I understand story structure. I understand story arcs and character motivation. I know how to tell a story.

But there was one thing I wasn’t prepared for – my faulty memory.

I have a lot of characters in my book, so you can imagine how unhappy I was discovering I had forgotten about a character back in chapter 2.

I was currently writing chapter 23.

Oh my God. I couldn’t believe it.

I took the time and energy to put this girl in a chipmunk outfit, got her to the Republican National Convention with a gallon of lube and a dead prostitute, and I somehow forgot to write the rest of her story.

How in the hell did that happen?

It was a great story too!

It was supposed to end with an epic light saber battle inside a McDonald’s bathroom in San Francisco. There were 15 circus clowns in one of the stalls, ready to pounce, in what could only be described as the best clown-car moment of all time. Even Charlie Sheen gets into the act by bludgeoning the bathroom attendant for giving him herpes.

It was novelistic gold!

JK Rowling would have read that scene and been like, “Wow. That’s some seriously fucked up shit.”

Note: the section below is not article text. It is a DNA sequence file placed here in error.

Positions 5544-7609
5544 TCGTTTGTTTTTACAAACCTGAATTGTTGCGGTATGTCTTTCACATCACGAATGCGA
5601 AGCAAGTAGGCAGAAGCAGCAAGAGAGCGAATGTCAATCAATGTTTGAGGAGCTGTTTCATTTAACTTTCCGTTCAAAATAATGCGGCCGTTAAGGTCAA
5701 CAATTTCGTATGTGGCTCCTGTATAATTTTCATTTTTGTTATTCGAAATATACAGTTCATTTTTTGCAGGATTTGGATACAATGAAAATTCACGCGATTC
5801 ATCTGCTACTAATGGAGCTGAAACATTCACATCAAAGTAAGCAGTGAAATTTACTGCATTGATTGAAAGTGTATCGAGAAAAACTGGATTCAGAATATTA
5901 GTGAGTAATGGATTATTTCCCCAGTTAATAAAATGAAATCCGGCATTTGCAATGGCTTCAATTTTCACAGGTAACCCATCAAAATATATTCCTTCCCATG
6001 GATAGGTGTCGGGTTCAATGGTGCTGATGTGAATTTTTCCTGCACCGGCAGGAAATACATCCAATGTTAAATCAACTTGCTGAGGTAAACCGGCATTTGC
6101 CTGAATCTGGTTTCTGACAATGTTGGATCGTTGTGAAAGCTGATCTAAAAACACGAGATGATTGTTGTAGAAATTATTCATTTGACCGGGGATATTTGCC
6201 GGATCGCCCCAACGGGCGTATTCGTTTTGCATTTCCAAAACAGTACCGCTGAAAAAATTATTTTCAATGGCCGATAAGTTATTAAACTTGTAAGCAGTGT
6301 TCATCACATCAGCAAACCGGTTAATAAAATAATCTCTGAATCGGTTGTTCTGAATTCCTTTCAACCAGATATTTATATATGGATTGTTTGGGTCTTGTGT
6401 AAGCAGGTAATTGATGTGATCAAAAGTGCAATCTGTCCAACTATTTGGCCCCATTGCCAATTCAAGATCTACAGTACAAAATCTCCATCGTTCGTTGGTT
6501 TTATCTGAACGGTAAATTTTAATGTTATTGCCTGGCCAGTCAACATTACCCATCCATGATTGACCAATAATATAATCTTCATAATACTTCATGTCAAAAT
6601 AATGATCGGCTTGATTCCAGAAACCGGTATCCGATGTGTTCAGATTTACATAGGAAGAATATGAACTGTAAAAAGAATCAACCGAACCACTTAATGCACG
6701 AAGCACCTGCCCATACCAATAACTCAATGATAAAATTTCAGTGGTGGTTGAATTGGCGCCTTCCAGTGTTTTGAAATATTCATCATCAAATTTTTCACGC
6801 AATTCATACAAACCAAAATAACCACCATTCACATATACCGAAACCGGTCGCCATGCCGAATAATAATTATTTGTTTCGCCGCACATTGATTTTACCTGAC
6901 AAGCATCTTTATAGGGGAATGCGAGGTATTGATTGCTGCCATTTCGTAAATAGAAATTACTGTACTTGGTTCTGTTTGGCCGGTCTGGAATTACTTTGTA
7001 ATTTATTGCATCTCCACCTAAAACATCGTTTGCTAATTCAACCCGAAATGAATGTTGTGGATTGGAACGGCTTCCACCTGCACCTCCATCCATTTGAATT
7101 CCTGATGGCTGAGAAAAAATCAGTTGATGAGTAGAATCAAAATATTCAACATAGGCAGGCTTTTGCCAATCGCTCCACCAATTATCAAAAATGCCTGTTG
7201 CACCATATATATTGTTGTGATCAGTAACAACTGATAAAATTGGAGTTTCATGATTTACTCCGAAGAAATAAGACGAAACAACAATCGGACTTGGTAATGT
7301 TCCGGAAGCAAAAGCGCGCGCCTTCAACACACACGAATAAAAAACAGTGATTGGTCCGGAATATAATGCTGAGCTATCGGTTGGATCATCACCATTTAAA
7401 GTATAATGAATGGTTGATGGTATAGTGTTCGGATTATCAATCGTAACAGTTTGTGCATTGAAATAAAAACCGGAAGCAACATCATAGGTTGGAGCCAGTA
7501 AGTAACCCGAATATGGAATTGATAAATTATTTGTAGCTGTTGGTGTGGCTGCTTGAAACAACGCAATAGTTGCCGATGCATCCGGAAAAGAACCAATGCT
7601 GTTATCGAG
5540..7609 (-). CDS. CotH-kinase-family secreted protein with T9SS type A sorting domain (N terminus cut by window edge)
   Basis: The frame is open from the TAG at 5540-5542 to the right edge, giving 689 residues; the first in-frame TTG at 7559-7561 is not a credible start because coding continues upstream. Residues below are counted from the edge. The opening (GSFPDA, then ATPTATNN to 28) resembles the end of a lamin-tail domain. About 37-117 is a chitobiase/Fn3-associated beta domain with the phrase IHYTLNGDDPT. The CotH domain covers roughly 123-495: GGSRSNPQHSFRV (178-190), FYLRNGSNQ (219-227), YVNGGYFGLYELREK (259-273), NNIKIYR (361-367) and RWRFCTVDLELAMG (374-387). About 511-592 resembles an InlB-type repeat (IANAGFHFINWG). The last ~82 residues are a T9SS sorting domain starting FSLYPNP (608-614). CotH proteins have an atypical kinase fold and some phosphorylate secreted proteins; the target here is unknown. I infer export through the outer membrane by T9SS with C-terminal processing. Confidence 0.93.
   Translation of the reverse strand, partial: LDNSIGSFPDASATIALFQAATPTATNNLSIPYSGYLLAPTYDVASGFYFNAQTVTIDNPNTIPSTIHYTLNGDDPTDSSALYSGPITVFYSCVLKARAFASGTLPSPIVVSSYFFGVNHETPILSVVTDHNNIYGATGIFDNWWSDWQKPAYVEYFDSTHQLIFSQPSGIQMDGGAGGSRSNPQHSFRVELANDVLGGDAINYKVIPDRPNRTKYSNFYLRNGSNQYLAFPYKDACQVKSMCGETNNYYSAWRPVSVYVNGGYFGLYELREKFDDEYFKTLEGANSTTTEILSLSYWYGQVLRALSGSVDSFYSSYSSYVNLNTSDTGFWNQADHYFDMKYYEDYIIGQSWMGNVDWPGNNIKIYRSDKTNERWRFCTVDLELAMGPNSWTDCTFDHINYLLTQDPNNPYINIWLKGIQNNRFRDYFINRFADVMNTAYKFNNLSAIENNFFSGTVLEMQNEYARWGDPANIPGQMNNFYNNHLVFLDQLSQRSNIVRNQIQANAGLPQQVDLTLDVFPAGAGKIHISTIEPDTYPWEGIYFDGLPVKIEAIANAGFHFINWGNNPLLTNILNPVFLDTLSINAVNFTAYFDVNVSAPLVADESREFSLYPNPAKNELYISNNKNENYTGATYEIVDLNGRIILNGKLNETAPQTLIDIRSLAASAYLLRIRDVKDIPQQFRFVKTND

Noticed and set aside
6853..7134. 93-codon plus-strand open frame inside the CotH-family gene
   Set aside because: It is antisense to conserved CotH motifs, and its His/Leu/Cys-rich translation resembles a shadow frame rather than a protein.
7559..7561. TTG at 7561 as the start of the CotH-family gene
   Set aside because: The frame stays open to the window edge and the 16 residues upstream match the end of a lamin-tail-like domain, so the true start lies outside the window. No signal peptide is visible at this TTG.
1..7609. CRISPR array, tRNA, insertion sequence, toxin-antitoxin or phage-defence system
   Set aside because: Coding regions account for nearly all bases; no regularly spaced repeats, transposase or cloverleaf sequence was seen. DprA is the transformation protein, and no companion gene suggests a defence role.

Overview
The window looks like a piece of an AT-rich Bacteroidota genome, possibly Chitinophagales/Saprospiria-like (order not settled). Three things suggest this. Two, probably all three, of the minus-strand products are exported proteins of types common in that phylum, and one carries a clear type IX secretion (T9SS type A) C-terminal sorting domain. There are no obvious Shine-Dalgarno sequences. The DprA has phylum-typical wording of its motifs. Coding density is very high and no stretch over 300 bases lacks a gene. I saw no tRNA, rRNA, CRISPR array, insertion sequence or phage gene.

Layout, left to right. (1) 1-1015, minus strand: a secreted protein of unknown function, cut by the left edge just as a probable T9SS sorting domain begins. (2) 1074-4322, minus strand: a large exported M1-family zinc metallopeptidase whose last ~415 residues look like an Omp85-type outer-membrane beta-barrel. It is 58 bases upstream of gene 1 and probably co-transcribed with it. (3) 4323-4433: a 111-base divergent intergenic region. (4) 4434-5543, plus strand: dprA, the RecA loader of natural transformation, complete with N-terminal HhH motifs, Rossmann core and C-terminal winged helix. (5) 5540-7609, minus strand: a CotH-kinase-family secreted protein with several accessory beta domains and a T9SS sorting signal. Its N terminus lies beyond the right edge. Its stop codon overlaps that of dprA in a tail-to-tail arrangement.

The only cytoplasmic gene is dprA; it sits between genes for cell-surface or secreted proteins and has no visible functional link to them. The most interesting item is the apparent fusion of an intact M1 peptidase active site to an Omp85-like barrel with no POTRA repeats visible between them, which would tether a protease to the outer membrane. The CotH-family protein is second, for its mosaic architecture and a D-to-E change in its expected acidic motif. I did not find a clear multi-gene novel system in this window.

All I can say is, I have even more respect now for writers. Creating a story that resonates with an audience is difficult enough, but keeping track of a multitude of characters, over the course of 300 pages, is tougher than I imagined.

So I created one of these (click to enlarge):

tokensIt’s one of several boards with all my story locations written on them, and a bunch of tokens representing the characters.

Now I just move them around as I write.

I know exactly where every character is at any given moment.

I’m like the NSA.

My new motto: “No character left behind!”

Written by stevemargolis

12 Comments

Robin

I hope the book will not be peppered with the same language and content as this blog post.

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stevemargolis

I’ve been getting a lot of emails about this very topic.
Who’d have thunk? 🙂
No, the blog post was meant to be funny and exaggerated.
My book is a time travel novel with very little foul language.
So rest assured you can recommend it to your rabbi, pastor, or biological clone.

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